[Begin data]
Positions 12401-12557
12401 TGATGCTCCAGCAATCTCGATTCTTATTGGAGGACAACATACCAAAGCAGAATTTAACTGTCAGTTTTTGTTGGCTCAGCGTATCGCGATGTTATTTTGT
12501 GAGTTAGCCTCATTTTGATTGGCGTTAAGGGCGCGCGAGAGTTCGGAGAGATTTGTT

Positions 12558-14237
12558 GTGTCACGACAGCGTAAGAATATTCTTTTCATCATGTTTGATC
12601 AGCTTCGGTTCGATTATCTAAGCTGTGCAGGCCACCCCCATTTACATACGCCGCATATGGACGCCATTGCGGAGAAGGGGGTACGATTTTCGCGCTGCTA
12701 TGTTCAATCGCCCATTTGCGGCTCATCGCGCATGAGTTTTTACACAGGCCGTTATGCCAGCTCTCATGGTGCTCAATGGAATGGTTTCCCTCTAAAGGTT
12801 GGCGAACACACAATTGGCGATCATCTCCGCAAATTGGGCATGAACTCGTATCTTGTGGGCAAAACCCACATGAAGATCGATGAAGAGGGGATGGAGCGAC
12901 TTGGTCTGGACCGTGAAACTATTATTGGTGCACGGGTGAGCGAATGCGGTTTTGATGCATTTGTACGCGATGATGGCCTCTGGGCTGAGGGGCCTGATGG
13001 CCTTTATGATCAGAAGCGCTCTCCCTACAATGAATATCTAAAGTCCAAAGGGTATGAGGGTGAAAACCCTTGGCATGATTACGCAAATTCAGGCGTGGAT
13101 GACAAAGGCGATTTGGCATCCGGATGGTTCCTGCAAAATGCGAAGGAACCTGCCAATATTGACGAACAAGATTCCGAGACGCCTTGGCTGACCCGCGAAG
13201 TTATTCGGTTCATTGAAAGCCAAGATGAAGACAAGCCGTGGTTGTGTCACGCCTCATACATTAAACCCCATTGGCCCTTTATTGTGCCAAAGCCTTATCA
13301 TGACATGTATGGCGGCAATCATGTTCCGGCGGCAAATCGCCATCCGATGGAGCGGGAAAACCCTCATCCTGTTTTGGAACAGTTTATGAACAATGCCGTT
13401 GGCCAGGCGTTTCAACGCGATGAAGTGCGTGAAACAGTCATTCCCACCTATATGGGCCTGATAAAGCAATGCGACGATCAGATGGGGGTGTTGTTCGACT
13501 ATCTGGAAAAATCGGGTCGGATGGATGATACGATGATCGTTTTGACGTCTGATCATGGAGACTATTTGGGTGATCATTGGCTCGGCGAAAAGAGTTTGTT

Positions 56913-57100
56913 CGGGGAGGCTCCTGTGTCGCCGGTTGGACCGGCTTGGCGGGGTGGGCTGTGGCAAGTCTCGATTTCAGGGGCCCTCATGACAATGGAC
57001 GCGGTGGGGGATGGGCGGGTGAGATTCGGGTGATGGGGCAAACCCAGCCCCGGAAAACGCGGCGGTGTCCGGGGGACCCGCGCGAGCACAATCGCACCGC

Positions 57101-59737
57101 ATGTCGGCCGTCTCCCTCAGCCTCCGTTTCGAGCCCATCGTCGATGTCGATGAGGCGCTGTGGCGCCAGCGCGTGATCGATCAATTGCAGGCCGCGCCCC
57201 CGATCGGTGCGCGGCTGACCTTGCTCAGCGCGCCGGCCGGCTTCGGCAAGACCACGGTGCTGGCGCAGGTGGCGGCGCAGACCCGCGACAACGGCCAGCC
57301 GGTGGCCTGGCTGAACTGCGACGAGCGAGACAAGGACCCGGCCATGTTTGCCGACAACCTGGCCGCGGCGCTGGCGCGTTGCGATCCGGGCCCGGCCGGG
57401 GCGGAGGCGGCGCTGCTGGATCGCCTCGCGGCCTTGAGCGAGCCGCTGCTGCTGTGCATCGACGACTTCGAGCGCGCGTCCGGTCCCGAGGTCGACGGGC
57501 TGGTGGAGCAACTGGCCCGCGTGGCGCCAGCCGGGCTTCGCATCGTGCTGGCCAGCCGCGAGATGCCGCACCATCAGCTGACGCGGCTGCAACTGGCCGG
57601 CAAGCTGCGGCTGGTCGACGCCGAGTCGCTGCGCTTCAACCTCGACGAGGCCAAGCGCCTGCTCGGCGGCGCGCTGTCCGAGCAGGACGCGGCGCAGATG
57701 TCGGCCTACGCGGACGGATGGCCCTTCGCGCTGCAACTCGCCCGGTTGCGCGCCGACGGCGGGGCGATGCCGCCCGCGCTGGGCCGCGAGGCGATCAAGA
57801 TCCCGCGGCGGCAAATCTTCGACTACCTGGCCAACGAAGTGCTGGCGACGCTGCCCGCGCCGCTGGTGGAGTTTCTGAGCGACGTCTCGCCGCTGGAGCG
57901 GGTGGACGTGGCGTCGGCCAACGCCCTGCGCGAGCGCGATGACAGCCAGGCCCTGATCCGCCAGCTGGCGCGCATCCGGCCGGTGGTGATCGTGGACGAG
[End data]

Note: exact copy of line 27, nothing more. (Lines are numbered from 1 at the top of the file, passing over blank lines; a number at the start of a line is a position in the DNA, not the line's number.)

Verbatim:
57801 TCCCGCGGCGGCAAATCTTCGACTACCTGGCCAACGAAGTGCTGGCGACGCTGCCCGCGCCGCTGGTGGAGTTTCTGAGCGACGTCTCGCCGCTGGAGCG